Acclaimed NYC visual artist and illustrator Arik Roper‘s work has become an essential part of the aesthetic to underground heavy (that’s not to say “stoner”) rock and doom. Posters, album covers, shirt designs for the likes of Sleep (both Jerusalem and Dopesmoker), Southern Lord Recordings, Rise Above Records, StonerRock.com, Buzzov*en, Eyehategod, High on Fire, Boris, Ancestors, Mammatus and countless others have made Roper‘s trademark epic and highly detailed style a visual staple every bit as important as Orange amps blasting out Sabbath riffs. There are many albums that just wouldn’t be the same without it.
With one book — Mushroom Magick: A Visionary Field Guide — already under his belt and ever-more praise and exposure being heaped upon his work, Roper‘s growing reputation has him high in the running for one of this generation’s most recognizable artists in or out of the metal underground. His pieces maintain signature elements, like common wavelengths running through them, while subject matter and inspiration vary widely. Adaptable and distinctive, he shows not only the technical development attained from his time at New York‘s School of the Visual Arts, but a natural talent which can come only with time, practice and innate ability.
Roper was kind enough recently to take some time out and discuss via email his artistic process and evolution, how he got started drawing and which piece of classic cover art he most wishes had been his own. Interview is after the jump. Enjoy.
How did you first get into fantasy art and how did you make the jump from there to doing art for bands?
I started off on underground comix and Heavy Metal magazine when I was a kid. There’s a lot of crossover with fantastic art and music so naturally I got into album covers. I was into all the ?60s/?70s psychedelic stuff as well as the fantasy metal album art. That imagery fueled my imagination, I loved the combination of art and music. Like most people, Pushead was an influence. I liked what he did for Zorlac Skateboards and Metallica particularly. In high school, and especially after, I started to doing flyers and shirt designs for some bands and it took off from there.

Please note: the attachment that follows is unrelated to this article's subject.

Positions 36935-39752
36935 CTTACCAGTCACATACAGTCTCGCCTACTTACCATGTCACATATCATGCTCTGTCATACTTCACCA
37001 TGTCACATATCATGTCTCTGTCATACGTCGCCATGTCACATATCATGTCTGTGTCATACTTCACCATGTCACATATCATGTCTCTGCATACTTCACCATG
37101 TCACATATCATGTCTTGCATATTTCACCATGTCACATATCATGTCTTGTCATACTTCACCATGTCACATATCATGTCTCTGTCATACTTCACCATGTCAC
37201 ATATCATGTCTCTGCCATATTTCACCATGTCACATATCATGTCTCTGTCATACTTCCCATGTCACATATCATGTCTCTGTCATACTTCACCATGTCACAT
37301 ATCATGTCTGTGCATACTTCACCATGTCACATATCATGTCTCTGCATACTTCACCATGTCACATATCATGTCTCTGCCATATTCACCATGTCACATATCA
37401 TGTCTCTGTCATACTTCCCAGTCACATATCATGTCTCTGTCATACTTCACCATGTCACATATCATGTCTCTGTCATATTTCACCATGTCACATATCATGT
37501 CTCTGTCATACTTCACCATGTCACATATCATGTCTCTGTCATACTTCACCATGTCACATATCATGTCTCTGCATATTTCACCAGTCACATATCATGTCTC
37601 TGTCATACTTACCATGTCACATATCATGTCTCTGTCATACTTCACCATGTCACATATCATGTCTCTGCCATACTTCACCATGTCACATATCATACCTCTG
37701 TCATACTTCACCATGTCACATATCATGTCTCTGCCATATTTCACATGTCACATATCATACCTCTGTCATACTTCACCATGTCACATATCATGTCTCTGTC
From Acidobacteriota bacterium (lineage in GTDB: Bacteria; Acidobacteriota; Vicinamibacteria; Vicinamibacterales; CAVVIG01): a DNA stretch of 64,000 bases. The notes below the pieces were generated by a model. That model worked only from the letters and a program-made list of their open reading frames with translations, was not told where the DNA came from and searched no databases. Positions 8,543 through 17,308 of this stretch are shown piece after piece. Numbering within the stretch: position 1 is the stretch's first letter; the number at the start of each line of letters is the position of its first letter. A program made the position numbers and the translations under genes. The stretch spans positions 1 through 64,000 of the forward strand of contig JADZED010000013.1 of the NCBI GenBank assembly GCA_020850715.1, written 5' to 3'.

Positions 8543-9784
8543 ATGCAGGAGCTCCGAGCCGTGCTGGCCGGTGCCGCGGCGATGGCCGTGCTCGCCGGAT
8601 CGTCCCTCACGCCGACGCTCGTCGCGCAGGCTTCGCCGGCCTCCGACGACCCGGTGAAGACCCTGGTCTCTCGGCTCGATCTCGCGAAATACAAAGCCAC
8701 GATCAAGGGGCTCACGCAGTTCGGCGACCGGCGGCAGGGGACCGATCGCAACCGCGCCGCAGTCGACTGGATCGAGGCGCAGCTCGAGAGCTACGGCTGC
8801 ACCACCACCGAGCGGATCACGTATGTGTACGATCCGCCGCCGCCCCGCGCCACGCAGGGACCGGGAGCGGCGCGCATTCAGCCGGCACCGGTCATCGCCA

How technical are you as an artist? You went to school for it, but before that, when you were first starting out, were you self-taught? How did your style develop to where it is today?
I began drawing when I was around three years old, I barely recall a time when I wasn’t doing it. I learned some things from my parents in terms of skills; my mother was an illustrator also. By the time I went to art school, I was well into developing a style. I went through some phases with that. I was mostly into the detailed Pushead, Berni Wrightson, Vaughn Bode, Rick Griffin, Frazetta fantasy style when I got to school, but then graffiti became influential to me in the early ?90s, so for a while I went into that bold graphic style . By the mid ?90s I was so sick of the graffiti influence that I had almost no interest in it. I then kind of came back to the roots of what I was into before, more detailed surrealism fantasy and sci-fi art and classic illustration from the past few centuries.